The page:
That well-known but medically complex patient is back in your emergency department (ED). He was seen by your colleague last week and had a big workup, so you pull up her clinical note in the electronic health record (EHR) to review her previous assessment and plan. But, to get to those pearls of information, you’ve got to sift through endless labs and radiology reports, imported meds, and past history. The outpatient workup has continued as well, so it’s not quite clear what data in last week’s ED note is current. Just as you’re making progress, your nurse flags you over to see a different patient.
Explore This IssueACEP Now: Vol 41 – No 12 – December 2022
Medical notes have become plagued with unnecessary information, making them difficult to read, and costing valuable time and attention. “Note bloat” is a distinctly American phenomenon, and occurs across specialties, but longer notes—full of imported results and other data—affect emergency physicians when concise, relevant clinical communication is optimal to make quick decisions on patients with whom we do not have an established relationship. Emergency physicians are often on the receiving end of bloated notes from consultants, or prior discharge summaries—and we also participate in their creation.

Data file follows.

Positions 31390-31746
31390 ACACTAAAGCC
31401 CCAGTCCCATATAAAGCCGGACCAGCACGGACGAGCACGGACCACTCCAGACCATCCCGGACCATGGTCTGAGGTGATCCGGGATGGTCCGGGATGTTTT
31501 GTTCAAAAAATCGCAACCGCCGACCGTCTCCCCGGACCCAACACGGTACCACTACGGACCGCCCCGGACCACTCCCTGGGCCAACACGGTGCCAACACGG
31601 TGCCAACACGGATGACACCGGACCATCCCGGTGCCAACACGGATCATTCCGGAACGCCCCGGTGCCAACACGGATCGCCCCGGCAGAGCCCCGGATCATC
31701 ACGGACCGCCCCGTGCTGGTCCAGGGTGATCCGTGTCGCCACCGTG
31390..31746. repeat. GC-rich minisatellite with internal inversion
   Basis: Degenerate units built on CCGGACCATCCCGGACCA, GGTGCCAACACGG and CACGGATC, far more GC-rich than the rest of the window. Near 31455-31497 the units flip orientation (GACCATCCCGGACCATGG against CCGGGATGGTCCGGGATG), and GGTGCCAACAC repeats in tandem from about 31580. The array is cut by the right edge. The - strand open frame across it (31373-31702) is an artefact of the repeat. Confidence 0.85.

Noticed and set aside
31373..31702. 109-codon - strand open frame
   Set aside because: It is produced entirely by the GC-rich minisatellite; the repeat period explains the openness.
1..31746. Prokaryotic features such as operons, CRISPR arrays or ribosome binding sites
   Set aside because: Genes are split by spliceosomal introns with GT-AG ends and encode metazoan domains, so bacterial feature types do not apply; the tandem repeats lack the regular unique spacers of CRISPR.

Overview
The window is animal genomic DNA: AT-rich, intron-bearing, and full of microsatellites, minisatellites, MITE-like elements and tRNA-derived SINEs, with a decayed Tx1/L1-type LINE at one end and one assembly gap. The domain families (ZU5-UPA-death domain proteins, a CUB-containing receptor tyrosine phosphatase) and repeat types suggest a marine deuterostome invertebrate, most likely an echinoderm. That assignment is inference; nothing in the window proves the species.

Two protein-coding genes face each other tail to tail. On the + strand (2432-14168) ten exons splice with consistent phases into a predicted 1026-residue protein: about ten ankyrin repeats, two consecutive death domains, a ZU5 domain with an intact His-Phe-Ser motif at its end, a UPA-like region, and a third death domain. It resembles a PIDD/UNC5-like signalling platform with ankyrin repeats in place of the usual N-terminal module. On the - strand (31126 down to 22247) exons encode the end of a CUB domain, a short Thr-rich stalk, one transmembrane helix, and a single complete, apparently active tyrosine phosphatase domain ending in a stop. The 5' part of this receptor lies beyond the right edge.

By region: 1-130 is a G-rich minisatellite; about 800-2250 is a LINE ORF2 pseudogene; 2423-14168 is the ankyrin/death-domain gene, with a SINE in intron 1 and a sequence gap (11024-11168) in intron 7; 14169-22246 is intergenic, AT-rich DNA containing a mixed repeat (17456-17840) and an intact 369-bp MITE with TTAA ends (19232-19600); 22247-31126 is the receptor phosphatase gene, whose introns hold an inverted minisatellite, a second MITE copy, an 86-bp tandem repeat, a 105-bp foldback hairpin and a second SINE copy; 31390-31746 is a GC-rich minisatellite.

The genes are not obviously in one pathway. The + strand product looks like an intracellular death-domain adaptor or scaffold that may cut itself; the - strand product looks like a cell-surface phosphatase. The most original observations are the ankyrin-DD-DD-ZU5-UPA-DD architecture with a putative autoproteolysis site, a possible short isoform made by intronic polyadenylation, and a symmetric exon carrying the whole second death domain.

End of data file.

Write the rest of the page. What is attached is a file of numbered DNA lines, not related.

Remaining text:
Note bloat is multifactorial, but has been aided and abetted by the proliferation of EHRs, which make it easy to import past history, medication lists (often outdated), vital signs, lab results, radiology interpretations, boilerplate phrases, and other elements of a patient’s care into a note via content-importing technology (CIT). This is often done out of the mistaken belief that complete data is necessary or appropriate for billing and coding or to mitigate malpractice risk. However, these superfluous details add little value and make notes harder to parse in the ED.
In January 2023, we will see landmark changes to E/M coding rules (see the article: https://www.acepnow.com/article/2023-documentation-guideline-changes-for-ed-e-mcodes-99281-99285/) from the Centers for Medicare and Medicaid Services (CMS). With these changes, emergency physicians should revisit appropriate documentation–what’s needed for accurately capturing our patient care and medical decision-making and what’s unnecessary and detrimental to clinical communication. A more judicious use of EHR importing capabilities, and use of tools that support linking and prompt summaries should help us make the most of the 2023 coding changes. If physicians do this right, notes will become more useful and readable, without hurting reimbursement or increasing liability.
In recent months members of ACEP’s Health Information Technology Committee, Reimbursement Committee, Coding and Nomenclature Advisory Committee, and Medical-Legal Committee joined forces to author a white paper on this topic, Addressing Note Bloat: Solutions for Effective Clinical Documentation. The authors describe best practices to minimize note bloat and improve clinical communication.